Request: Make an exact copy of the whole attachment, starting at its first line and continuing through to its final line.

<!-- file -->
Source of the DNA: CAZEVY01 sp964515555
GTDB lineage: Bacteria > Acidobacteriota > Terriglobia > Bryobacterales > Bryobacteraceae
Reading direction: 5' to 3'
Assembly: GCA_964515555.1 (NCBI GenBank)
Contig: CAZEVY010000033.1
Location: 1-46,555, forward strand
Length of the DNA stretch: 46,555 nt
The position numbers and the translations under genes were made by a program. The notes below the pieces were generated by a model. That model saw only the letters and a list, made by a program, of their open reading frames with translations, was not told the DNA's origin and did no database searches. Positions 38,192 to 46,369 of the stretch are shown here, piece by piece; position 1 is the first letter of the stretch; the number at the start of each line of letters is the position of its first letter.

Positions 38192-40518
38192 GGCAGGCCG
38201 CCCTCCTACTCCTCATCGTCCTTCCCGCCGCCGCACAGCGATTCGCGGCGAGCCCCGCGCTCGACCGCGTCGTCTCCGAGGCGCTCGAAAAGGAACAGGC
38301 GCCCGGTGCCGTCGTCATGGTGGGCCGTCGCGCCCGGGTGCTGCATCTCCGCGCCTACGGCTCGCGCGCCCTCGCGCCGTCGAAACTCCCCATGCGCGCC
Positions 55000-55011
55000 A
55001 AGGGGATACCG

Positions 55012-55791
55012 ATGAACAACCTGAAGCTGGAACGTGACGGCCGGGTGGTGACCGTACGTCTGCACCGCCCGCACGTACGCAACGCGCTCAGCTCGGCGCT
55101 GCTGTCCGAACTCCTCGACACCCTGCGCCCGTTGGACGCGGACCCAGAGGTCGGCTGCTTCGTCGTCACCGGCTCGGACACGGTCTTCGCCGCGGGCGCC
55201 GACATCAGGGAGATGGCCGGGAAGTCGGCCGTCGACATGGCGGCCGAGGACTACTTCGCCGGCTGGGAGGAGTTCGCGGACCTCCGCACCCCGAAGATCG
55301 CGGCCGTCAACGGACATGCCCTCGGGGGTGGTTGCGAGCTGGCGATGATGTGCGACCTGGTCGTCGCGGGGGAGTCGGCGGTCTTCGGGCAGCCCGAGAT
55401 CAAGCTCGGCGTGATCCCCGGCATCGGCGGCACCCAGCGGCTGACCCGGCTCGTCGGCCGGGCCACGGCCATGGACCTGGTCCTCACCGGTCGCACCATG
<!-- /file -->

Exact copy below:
Source of the DNA: CAZEVY01 sp964515555
GTDB lineage: Bacteria > Acidobacteriota > Terriglobia > Bryobacterales > Bryobacteraceae
Reading direction: 5' to 3'
Assembly: GCA_964515555.1 (NCBI GenBank)
Contig: CAZEVY010000033.1
Location: 1-46,555, forward strand
Length of the DNA stretch: 46,555 nt
The position numbers and the translations under genes were made by a program. The notes below the pieces were generated by a model. That model saw only the letters and a list, made by a program, of their open reading frames with translations, was not told the DNA's origin and did no database searches. Positions 38,192 to 46,369 of the stretch are shown here, piece by piece; position 1 is the first letter of the stretch; the number at the start of each line of letters is the position of its first letter.

Positions 38192-40518
38192 GGCAGGCCG
38201 CCCTCCTACTCCTCATCGTCCTTCCCGCCGCCGCACAGCGATTCGCGGCGAGCCCCGCGCTCGACCGCGTCGTCTCCGAGGCGCTCGAAAAGGAACAGGC
38301 GCCCGGTGCCGTCGTCATGGTGGGCCGTCGCGCCCGGGTGCTGCATCTCCGCGCCTACGGCTCGCGCGCCCTCGCGCCGTCGAAACTCCCCATGCGCGCC
Positions 55000-55011
55000 A
55001 AGGGGATACCG

Positions 55012-55791
55012 ATGAACAACCTGAAGCTGGAACGTGACGGCCGGGTGGTGACCGTACGTCTGCACCGCCCGCACGTACGCAACGCGCTCAGCTCGGCGCT
55101 GCTGTCCGAACTCCTCGACACCCTGCGCCCGTTGGACGCGGACCCAGAGGTCGGCTGCTTCGTCGTCACCGGCTCGGACACGGTCTTCGCCGCGGGCGCC
55201 GACATCAGGGAGATGGCCGGGAAGTCGGCCGTCGACATGGCGGCCGAGGACTACTTCGCCGGCTGGGAGGAGTTCGCGGACCTCCGCACCCCGAAGATCG
55301 CGGCCGTCAACGGACATGCCCTCGGGGGTGGTTGCGAGCTGGCGATGATGTGCGACCTGGTCGTCGCGGGGGAGTCGGCGGTCTTCGGGCAGCCCGAGAT
55401 CAAGCTCGGCGTGATCCCCGGCATCGGCGGCACCCAGCGGCTGACCCGGCTCGTCGGCCGGGCCACGGCCATGGACCTGGTCCTCACCGGTCGCACCATG